THE BLOG

Bringing Back What Works in Education

02/25/2015 04:40 pm ET | Updated Apr 27, 2015

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March is Music in Our Schools Month, and the need for music education in schools couldn't be greater. Many people assume music is taught in all schools. They would be wrong. For many people, when they were in school, music classes were a consistent part of the curriculum. But over the last decades, schools have cut music programs under budget pressures.

The NYC Department of Education just released the 2013-14 Arts in Schools Report. Fifty-nine percent of New York City schools do not have a full-time certified music teacher, and only 36 percent of 6th-8th graders reported participating in music, according to the report.

Why is music important? We hear from Education Through Music partner schools that students are more engaged, attendance rates increase, and academic achievement rises. Research supports what our partner schools are saying, as data last year confirmed that students at ETM partner schools showed greater academic achievement than their peers in non-ETM schools.

Numerous other research and data have confirmed the positive impact of music education in schools:

Young children who take music lessons show different brain development and improved memory over the course of a year, compared to children who do not receive musical training? (Source: National Association for Music Education)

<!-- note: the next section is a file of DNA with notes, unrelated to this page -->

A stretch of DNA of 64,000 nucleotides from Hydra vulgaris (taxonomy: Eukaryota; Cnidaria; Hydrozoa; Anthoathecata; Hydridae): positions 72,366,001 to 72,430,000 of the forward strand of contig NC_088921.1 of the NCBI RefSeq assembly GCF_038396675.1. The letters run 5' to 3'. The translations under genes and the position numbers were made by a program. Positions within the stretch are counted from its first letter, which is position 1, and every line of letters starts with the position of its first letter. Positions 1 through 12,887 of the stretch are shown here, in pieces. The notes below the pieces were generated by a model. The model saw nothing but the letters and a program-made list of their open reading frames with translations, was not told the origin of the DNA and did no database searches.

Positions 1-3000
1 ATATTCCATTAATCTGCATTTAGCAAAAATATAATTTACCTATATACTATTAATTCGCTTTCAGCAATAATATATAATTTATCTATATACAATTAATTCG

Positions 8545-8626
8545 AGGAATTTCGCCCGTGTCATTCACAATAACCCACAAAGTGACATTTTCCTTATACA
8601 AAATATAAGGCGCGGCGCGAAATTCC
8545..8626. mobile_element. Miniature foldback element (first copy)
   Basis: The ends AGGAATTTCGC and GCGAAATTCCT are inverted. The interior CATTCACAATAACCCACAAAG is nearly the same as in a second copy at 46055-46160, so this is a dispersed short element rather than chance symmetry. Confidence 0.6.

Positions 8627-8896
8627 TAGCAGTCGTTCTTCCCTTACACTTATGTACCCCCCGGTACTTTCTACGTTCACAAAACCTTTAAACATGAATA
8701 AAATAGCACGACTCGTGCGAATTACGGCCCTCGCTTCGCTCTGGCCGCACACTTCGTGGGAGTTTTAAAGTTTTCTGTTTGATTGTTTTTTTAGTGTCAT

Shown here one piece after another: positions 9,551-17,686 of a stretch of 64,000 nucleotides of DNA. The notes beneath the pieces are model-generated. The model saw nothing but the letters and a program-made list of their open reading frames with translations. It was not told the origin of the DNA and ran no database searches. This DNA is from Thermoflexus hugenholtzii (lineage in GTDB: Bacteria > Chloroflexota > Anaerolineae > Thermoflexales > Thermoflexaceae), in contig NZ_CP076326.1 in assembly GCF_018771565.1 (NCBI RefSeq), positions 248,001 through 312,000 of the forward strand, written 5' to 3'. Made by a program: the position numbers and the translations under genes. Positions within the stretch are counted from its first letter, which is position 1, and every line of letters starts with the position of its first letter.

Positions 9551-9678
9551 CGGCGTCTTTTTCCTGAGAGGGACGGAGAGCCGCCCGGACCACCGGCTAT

According to Americans for the Arts, students with an education rich in the arts have better grade point averages, score better on standardized tests in reading and math, and have lower dropout rates -- findings that cut across all socio-economic categories.

In 2010, students who took four years of arts and music classes in high school scored 102 points higher on their SATs.

The National Education Assocation (NEA) found that compared to those with low arts education, low-income students with high amounts of arts education:

  • Scored higher in writing and science
  • Were more likely to participate in extracurricular activities
  • Had a higher GPA
  • Were five times less likely to drop out of high school

In addition, arts-engaged low-income students were more likely than those without arts engagement to have:

  • Attended and done well in college;
  • Obtained employment with future growth;
  • Participated in the political process by voting; and
  • Volunteered in their communities.

This month, Education Through Music hopes everyone who has been positively impacted by having music education in their life, will be an advocate to bring quality music education to all children.